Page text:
Created on Thursday, 04 June 2015 16:53
Tomorrow, Friday 5th June, the first batch of riders will set out from Pietermaritzburg, some seeking the coveted blanket that comes as the prize for completing the arduous 2,200km Race Across South Africa from Pietermaritzburg to Wellington, while others will be attempting the shorter 500km Race to Rhodes.
The Freedom Challenge comes at the end of a very full 1st half of the year, which includes most of South Africa’s iconic endurance events in various sports, and starts from the Maritzburg Town Hall, the very place where the 1st Comrades Marathon started back in 1921, just a week after the running of the 90th version of that famous event.
“The Freedom Challenge, however, is very different from races such as the Comrades Marathon”, explains race director Glenn Harrison. “This year will be the 11th year of Freedom Challenge, so we are still a young race by comparison”. In addition, Harrison points out that the race is unsupported. “While there are so-called support stations every 100km or so, where riders can get meals and rest should they wish, in between these stations the riders are very much on their own. There is a predetermined route which they are expected to follow, but riders are expected to navigate by map, compass and narrative as the route is not marked. The use of GPS is strictly forbidden. They must also carry their own equipment and gear, and are not allowed to meet up with any supporters along the route”, Harrison explains. “Unlike the likes of Comrades or Ironman, therefore, Freedom Challenge can be a somewhat lonely race, as riders pass through some of the more remote parts of South Africa, often only encountering a handful of people each day.
The race is unlike many others in that it also possesses some sizeable technical obstacles which have to be “portaged”. These include a 4-5 hour hike-a-bike up a ridge called Lehanas Pass, in order to cross the Drakensberg just before Rhodes. Various others include the spectacular Grootrivierpoort into the Baviaanskloof Wilderness area, “Die Leer,” a rugged climb out of the Gamkaskloof and a final hurdle near the end, the 6-7 hour portage up Stettynskloof near Wellington.
The Freedom Challenge is considered by many to be one of the more extreme events on the calendar – the long distances; challenging terrain; unpredictable winter weather; tricky navigation; 37,000m of total ascent and the non-stop format all seem to confirm this. “It’s not uncommon for riders to get lost, and for a few that has even meant sleeping out for a night in freezing conditions under an emergency blanket” says Harrison. However, he is quick to emphasise that despite the daunting reputation of the event, completing it is very much within reach of the ordinary person, provided they apply common sense and bring with them a good attitude and a sense of adventure. “The key to successfully completing it is to focus on making steady progress and taking it one day at a time. With a cut-off of 26 days, there is sufficient time to pace yourself and actually enjoy the ride.”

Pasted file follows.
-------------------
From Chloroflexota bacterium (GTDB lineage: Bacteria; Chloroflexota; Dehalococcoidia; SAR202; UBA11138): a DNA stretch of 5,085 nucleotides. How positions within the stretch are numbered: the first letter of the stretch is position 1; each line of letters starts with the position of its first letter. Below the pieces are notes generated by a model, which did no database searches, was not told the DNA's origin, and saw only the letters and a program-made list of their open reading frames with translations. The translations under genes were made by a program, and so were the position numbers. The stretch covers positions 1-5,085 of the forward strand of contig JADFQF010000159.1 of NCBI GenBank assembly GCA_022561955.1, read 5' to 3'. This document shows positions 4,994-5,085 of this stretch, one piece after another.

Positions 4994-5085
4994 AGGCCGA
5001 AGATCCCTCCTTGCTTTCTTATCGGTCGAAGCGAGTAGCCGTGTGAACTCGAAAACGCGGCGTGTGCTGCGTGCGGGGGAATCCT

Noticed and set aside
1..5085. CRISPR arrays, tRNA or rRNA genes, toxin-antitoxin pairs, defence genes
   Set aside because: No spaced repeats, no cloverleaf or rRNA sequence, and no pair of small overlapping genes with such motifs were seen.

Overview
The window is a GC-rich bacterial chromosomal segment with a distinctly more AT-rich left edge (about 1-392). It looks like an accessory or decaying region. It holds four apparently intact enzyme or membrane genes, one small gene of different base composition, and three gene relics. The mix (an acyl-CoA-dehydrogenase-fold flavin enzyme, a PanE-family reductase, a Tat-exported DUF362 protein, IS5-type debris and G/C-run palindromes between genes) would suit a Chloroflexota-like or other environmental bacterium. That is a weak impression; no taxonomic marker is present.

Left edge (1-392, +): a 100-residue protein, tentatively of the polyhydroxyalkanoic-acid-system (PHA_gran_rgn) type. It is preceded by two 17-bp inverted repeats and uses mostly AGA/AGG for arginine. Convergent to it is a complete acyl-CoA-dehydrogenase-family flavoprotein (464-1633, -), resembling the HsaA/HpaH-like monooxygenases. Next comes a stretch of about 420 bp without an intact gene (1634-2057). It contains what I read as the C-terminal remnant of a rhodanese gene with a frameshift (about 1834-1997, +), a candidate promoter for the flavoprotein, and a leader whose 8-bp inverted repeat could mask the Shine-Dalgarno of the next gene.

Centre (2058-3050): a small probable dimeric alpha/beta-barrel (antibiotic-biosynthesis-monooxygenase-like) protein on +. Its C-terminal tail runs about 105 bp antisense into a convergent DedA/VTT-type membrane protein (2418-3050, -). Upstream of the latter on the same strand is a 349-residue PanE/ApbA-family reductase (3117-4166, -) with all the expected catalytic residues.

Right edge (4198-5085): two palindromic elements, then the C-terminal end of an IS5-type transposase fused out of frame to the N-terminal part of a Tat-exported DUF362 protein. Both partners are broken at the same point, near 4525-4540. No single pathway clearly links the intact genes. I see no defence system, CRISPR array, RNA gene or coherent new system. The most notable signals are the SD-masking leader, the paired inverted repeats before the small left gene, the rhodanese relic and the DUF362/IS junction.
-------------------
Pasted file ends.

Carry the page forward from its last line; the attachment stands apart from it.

At the sharp end of the field things are a bit different: “The exciting thing about the Freedom Challenge is that amongst those who choose to race it, it is extremely difficult to identify potential winners. While the contenders can be extremely competitive, the race is an amateur event, raced by people from all walks of life who have day jobs to go to. In addition, races of this nature are not that common on the calendar, so gauging the form of a rider is very difficult. That unpredictability makes it exciting, and there is every possibility that a relatively unknown rider could emerge from the woodwork to be a serious contender.“
The Race Across South Africa has had some illustrious past winners, the most well-known arguably being Martin Dreyer of Dusi Canoe Marathon fame, who set the current race record of 10 days and 15 hours back in 2012. He was chased that year by former winner and Everest climber, Alex Harris, who himself went under 11 days in the process.
Riders leave Maritzburg in batches of about 10 per day, starting on Friday 5th June, and continuing over the next 10 days. About 50 riders will be competing in the Race Across South Africa and 70 in the Race to Rhodes.
Following a race of this nature is interesting: riders will be carrying tracking devices and one can follow their progress as well as the regulare progress reports online at: